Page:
On Monday, thousands of women disappeared from the streets of Mexico City. Hidden in their homes, they refused to be seen, whether in shops, schools, or the workplace. Their empty seats were a protest against the record numbers of violence against women in the Mexican capital.
At first glance, the national women’s strike in Mexico might seem like an unusual initiative. But could it be that women were already invisible long before the strike?
“What are they going to do without us if they are killing us?”
Thousands of women in Mexico are protesting increasing femicides and gender violence through “A Day Without Women.” They’re staying home from work or school so society can feel the impact of the absence of women. pic.twitter.com/OMKlTiwj1G
— AJ+ (@ajplus) March 9, 2020
No less than 3,825 women were killed violently in 2019. According to figures of the National Institute for Statistics and Geography, nearly 80 percent of women in Mexico City have experienced gender-based violence in their lifetime. Yet when women report rape, they risk ridicule and being victimized further.
Last year, a case of police officers allegedly gang-raping a teenage girl sparked outrage and has undermined women’s already fragile trust in authorities even further. This year, a 25-year-old woman was brutally murdered and skinned in northern Mexico City. Local newspapers published pictures of her mutilated body on their front pages.
The spectacular nature of some of the violence against women in Mexico, and sensationalist reporting on it, has actually contributed to making Mexican women and the causes of the violence against them less visible.
As Chicano Studies scholar Roberto Hernández has argued, spectacles of violence conceal the ordinary in the same way as seeing the same act of violence repeated over and over hides its historical underpinnings.
In this way, violence in Mexico comes to be seen as perpetuating itself without reason or remedy. Women and their complex lives are distorted into a simplistic, deterministic victim narrative: just being a Mexican woman is already enough to be imagined as a victim by the Global North.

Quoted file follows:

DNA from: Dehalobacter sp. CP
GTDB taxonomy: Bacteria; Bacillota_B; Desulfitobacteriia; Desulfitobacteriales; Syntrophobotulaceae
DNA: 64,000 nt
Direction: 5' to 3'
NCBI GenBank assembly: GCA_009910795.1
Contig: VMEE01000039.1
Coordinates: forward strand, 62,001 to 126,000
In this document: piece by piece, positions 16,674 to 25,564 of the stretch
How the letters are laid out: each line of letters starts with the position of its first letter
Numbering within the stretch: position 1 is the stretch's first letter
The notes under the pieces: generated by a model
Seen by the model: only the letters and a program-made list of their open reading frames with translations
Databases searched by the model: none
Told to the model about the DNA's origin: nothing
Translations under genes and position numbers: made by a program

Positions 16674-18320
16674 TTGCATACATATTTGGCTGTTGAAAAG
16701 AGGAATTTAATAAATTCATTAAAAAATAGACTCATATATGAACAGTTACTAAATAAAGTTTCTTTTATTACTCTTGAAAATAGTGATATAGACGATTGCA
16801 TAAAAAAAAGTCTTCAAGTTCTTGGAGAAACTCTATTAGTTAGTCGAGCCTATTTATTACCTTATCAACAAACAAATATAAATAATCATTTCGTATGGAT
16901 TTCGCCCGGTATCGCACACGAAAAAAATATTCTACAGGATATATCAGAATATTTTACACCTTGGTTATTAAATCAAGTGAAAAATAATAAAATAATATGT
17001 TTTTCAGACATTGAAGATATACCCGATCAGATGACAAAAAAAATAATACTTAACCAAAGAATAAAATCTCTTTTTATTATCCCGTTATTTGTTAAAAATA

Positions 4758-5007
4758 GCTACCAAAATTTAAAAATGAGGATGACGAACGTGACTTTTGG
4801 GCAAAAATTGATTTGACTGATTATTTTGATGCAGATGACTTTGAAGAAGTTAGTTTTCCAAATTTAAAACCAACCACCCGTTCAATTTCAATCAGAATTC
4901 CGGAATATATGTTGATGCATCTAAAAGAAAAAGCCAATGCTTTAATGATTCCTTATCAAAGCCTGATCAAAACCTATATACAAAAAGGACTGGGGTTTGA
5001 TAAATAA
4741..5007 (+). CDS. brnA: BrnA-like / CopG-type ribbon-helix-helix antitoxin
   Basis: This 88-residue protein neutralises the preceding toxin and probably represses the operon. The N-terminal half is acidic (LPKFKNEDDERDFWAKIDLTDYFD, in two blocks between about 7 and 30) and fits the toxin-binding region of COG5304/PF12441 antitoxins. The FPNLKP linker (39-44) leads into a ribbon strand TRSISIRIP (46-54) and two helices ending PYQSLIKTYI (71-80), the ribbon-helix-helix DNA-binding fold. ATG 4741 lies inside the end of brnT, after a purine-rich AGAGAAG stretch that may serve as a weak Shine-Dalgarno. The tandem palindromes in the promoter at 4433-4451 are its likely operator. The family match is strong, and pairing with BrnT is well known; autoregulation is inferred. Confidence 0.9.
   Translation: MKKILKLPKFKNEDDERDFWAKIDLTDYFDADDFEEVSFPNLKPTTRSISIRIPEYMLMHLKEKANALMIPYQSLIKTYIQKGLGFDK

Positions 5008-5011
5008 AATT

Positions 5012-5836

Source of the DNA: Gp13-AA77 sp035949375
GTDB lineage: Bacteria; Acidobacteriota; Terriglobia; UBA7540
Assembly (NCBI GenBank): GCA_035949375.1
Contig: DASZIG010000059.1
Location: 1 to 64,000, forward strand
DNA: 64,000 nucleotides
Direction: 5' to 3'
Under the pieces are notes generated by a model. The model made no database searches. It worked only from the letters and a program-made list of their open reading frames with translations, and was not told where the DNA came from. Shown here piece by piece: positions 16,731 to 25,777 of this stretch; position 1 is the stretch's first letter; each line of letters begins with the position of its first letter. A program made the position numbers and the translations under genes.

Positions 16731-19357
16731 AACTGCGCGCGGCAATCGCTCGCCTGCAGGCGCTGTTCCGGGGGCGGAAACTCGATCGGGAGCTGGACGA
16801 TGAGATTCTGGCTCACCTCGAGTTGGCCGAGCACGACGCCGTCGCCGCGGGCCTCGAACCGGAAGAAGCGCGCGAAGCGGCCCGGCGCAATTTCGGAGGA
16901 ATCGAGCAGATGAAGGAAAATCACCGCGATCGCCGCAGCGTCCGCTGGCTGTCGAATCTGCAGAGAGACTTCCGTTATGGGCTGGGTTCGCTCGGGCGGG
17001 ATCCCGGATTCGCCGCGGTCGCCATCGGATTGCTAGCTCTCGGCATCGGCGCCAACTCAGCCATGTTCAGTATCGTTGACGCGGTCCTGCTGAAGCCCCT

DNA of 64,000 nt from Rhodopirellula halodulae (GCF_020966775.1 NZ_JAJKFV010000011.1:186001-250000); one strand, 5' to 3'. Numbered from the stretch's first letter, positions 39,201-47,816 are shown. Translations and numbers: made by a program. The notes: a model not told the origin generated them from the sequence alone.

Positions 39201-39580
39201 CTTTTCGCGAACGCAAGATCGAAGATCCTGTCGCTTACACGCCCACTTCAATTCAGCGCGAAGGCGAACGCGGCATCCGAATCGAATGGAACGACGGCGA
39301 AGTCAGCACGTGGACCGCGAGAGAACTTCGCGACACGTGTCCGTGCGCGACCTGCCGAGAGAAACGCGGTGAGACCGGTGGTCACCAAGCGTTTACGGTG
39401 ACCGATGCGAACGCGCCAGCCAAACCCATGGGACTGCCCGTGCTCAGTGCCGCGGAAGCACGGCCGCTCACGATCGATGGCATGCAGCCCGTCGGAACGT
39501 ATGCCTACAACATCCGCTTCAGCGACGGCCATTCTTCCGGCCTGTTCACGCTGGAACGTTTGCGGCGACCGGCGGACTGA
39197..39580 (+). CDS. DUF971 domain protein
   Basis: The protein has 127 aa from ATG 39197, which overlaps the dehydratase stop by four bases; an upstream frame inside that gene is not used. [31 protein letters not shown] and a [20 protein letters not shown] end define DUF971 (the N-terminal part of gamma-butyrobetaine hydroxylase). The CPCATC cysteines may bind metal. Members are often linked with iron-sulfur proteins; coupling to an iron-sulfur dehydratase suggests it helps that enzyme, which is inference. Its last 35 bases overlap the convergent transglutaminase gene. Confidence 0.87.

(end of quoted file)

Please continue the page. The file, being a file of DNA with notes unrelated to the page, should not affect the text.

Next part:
In reality, violence cannot be explained away as a private or freak phenomenon, or as just being universal. In my anthropological research on violence against women in a rural community on the southern outskirts of Mexico City, I found that every woman’s story was different.
A single mother and municipal government employee told me about her ex-partner’s drug addiction, violence, and her co-dependence, before finally gaining a feminist consciousness and independence. A young university student readily slapped her brothers, who had violently but lovingly trained her to “defend” herself. An elderly woman condemned young women for leaving their husbands despite having experienced abuse in her marriage. A high schooler was beaten up by her ex-boyfriend’s gang. A young mother’s body was found dumped by the highway.
Yet while every story was different, some broader patterns emerged, too. Violence against women was such a common phenomenon that women often spoke about it without the sense of shame and secrecy that I had observed when discussing such experiences with women in Germany.
So, violence was often considered normal. Moreover, local oral traditions recounted the rape of indigenous women at the hands of the Spanish conquistadors first, then Mexican soldiers and revolutionaries a few hundred years later. One might say that violence was inscribed into the memory of the place, while the present was flooded by horrifying media images of murdered women.
Structure of Violence
For the Mexican political theorist Sayak Valencia, violence against women in Mexico needs to be viewed through the prism of a larger structure of violence, which she terms “gore capitalism.”
This includes powerful drug cartels that traffic, rape, and murder women, abuses of state power, the excessive extractivism of mining companies (which has displaced many native populations), corrupt judges protecting men as the principal breadwinners of their families, and tabloids exploiting femicide cases.
Valencia argues that these distinct types of violence are linked to the capitalist economy and set the stage for everyday violence against women.
The possibilities for resisting this powerful structure of violence are limited. When women react to violence with anger, they risk a backlash. Mexico’s President, Andrés Manuel López Obrador, was quick to criticize feminist protesters in August 2019, admonishing them to act “responsibly, without violence, without affecting citizens.”
Similarly, many people living in Mexico City expressed sympathy with the protestors, while criticizing their destruction of public property. Memes of disgruntled brown cleaners’ wiping white women’s feminist graffiti off walls began spreading on social media.
In the upshot, violence against women emerges at the intersection of individual and collective historically, politically, and culturally shaped vulnerabilities. Those writing about violence in Mexico have the task to make this complex, long-standing but constantly evolving structure of violence visible. If they fail, Mexican women will remain invisible.Disclaimer: The views and opinions expressed here are those of the author and do not necessarily reflect the editorial position of The Globe Post.